Towards a successful re?use of decommissioned photovoltaic modules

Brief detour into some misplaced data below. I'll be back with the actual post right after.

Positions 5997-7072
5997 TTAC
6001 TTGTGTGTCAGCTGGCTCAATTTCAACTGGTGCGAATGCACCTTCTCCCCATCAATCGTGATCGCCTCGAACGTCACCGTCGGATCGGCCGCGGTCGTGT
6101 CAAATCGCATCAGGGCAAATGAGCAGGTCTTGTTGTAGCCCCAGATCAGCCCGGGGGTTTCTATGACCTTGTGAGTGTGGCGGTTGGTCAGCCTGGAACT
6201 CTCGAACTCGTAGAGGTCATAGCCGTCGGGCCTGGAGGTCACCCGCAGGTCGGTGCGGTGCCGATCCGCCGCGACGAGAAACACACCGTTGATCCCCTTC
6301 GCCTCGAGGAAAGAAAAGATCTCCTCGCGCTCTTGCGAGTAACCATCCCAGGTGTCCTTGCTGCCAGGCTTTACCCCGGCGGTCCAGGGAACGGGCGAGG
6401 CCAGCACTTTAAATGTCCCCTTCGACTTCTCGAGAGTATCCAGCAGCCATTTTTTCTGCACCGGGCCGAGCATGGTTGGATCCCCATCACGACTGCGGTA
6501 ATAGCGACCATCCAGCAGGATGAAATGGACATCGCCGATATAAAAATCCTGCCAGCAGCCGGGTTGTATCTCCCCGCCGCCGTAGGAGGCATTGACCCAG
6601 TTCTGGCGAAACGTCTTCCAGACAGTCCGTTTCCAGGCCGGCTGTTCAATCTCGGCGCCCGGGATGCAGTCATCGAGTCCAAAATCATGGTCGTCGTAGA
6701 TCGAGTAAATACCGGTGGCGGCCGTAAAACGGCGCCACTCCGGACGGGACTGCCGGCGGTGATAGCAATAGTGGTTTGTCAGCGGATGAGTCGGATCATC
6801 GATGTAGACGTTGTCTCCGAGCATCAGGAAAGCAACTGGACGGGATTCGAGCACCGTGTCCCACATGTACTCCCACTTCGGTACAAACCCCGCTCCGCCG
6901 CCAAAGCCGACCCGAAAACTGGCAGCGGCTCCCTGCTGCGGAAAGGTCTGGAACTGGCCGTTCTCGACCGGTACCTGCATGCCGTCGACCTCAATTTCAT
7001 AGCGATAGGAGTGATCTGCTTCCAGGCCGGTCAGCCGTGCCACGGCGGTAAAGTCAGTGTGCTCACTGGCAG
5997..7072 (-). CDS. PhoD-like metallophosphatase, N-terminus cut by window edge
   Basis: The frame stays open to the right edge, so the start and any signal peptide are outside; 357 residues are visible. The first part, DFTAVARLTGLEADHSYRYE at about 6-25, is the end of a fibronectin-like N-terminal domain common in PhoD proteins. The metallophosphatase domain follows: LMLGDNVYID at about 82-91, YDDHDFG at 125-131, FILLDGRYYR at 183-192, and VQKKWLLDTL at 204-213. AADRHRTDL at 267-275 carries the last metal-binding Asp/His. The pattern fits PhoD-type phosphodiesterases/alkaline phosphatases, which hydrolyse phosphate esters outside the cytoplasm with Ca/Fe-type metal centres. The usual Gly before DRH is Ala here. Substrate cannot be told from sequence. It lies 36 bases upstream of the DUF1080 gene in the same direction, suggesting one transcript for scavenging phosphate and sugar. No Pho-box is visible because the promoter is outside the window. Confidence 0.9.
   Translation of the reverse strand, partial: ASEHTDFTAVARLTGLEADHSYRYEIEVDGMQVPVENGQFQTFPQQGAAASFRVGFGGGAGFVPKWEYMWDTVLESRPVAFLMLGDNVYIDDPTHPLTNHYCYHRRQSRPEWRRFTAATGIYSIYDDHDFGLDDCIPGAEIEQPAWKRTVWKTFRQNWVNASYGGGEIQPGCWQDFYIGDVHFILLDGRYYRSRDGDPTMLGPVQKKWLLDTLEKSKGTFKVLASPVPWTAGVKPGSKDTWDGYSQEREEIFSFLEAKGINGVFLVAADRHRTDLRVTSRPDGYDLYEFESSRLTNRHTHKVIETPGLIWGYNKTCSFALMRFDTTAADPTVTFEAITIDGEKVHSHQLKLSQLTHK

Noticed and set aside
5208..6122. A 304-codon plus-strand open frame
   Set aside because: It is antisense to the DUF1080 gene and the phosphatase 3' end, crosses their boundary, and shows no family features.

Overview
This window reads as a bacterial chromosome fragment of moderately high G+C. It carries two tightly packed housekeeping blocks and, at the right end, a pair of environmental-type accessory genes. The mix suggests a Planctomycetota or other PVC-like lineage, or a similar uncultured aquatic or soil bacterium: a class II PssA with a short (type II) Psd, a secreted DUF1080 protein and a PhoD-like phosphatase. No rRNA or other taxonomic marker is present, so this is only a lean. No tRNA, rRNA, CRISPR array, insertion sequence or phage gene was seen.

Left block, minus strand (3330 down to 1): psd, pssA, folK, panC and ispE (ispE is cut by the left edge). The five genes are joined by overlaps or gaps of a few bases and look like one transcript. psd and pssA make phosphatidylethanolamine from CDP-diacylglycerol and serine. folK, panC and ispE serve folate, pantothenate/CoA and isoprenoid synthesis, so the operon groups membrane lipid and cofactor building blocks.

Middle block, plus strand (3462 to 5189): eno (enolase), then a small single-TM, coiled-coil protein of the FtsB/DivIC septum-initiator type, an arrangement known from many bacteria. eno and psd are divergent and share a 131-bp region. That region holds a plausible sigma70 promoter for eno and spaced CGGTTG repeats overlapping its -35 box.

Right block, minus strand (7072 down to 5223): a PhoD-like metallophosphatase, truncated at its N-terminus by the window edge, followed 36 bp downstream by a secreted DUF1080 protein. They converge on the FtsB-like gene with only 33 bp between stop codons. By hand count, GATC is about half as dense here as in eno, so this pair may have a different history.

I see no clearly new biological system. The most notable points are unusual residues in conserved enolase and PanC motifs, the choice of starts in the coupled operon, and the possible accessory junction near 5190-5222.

Massive numbers of PV modules will be decommissioned in the near future, and the first end?of?life option is to re?use these. However, this is not straightforward since many requirements have to be fulfilled from technical, economic, environmental and legislative point of view. Given the low price of new PV modules, not all applications for second?hand modules are feasible, and the procedure to prepare PV modules for re?use needs to be quite limited and efficient, for which guidelines are presented.Since massive numbers of photovoltaic (PV) modules are expected to be discarded in the next decades, it is important to think about end?of?life management for those PV modules and to include re?use next to recycling. However, the re?use of decommissioned PV modules is a quite complex subject since there are requirements from technical, economic, environmental and legislative point of view. An evaluation of possible applications for second?hand PV modules showed that currently, the use of these PV modules in high?income countries is only interesting for specific applications. These are the replacement of some defect modules to repair PV systems (that usually still receive feed?in tariff) or the replacement of all PV modules for either a low?cost extension of system lifetime or the repowering of severely underperforming systems. For low?income countries, second?hand PV modules are interesting to build new small to medium size PV systems (often off?grid). The typical decommissioned PV module is a crystalline silicon glass?backsheet module from a utility power plant. Most PV modules originate from plants that have been partly damaged by severe weather or from repowered plants that did not receive feed?in tariff (anymore). Currently, technical requirements to qualify potentially re?usable PV modules for re?use are lacking. In the legislation also, a clear criterion for a PV module to be considered functional is needed, since it is not an easy yes/no situation like for a typical electronic device. In this paper, guidelines for a low?cost quality inspection and cost?effective PV module repair are given. It is proposed to set a clear performance threshold at 70% of the original power for a PV module to be not considered as waste. With this paper, we aim to open the dialogue on a commonly accepted re?certification protocol and threshold values. Currently, the worldwide re?use market size is estimated to be around 1 ?GWp/year, of which 0.3 ?GWp/year is originating from Europe (mainly Germany, with Italy rapidly coming up). Many second?hand PV modules are shipped to developing countries without recycling facilities which might create the risk of disposal on the longer term. To create a healthy and sustainable market for second?hand PV modules, it will be important that evaluation standards for potentially re?usable PV modules become available and that the existing electronic waste legislation will be adapted for energy?generating products like PV modules.